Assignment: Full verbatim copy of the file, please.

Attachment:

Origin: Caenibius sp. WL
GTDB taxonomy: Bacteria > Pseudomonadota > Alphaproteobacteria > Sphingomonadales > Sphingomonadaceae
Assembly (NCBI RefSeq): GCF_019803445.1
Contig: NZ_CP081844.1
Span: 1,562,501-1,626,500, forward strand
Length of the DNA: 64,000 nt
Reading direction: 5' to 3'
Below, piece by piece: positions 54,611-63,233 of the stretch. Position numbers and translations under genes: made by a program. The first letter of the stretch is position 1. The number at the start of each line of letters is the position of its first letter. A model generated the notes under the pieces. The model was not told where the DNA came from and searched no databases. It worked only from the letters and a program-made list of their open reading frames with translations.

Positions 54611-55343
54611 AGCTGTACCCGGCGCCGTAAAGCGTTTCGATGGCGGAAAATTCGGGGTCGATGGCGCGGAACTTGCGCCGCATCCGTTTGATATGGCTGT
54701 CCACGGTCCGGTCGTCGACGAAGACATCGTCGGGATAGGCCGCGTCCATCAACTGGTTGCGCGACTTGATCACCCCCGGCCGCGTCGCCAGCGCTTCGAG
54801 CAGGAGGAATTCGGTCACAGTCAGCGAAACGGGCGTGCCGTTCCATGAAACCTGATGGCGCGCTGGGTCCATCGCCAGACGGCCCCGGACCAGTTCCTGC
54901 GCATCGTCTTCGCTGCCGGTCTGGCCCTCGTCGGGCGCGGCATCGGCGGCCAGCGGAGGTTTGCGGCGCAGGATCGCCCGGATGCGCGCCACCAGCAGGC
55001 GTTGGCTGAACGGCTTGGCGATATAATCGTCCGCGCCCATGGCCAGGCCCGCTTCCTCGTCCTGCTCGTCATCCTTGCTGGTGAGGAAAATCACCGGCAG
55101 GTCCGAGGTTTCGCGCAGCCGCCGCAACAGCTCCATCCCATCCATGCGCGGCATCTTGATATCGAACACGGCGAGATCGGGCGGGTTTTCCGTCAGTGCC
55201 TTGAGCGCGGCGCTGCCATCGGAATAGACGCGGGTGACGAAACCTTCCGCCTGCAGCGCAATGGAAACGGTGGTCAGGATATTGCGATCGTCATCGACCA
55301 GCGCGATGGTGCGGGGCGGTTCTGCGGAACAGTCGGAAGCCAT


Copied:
Origin: Caenibius sp. WL
GTDB taxonomy: Bacteria > Pseudomonadota > Alphaproteobacteria > Sphingomonadales > Sphingomonadaceae
Assembly (NCBI RefSeq): GCF_019803445.1
Contig: NZ_CP081844.1
Span: 1,562,501-1,626,500, forward strand
Length of the DNA: 64,000 nt
Reading direction: 5' to 3'
Below, piece by piece: positions 54,611-63,233 of the stretch. Position numbers and translations under genes: made by a program. The first letter of the stretch is position 1. The number at the start of each line of letters is the position of its first letter. A model generated the notes under the pieces. The model was not told where the DNA came from and searched no databases. It worked only from the letters and a program-made list of their open reading frames with translations.

Positions 54611-55343
54611 AGCTGTACCCGGCGCCGTAAAGCGTTTCGATGGCGGAAAATTCGGGGTCGATGGCGCGGAACTTGCGCCGCATCCGTTTGATATGGCTGT
54701 CCACGGTCCGGTCGTCGACGAAGACATCGTCGGGATAGGCCGCGTCCATCAACTGGTTGCGCGACTTGATCACCCCCGGCCGCGTCGCCAGCGCTTCGAG
54801 CAGGAGGAATTCGGTCACAGTCAGCGAAACGGGCGTGCCGTTCCATGAAACCTGATGGCGCGCTGGGTCCATCGCCAGACGGCCCCGGACCAGTTCCTGC
54901 GCATCGTCTTCGCTGCCGGTCTGGCCCTCGTCGGGCGCGGCATCGGCGGCCAGCGGAGGTTTGCGGCGCAGGATCGCCCGGATGCGCGCCACCAGCAGGC
55001 GTTGGCTGAACGGCTTGGCGATATAATCGTCCGCGCCCATGGCCAGGCCCGCTTCCTCGTCCTGCTCGTCATCCTTGCTGGTGAGGAAAATCACCGGCAG
55101 GTCCGAGGTTTCGCGCAGCCGCCGCAACAGCTCCATCCCATCCATGCGCGGCATCTTGATATCGAACACGGCGAGATCGGGCGGGTTTTCCGTCAGTGCC
55201 TTGAGCGCGGCGCTGCCATCGGAATAGACGCGGGTGACGAAACCTTCCGCCTGCAGCGCAATGGAAACGGTGGTCAGGATATTGCGATCGTCATCGACCA
55301 GCGCGATGGTGCGGGGCGGTTCTGCGGAACAGTCGGAAGCCAT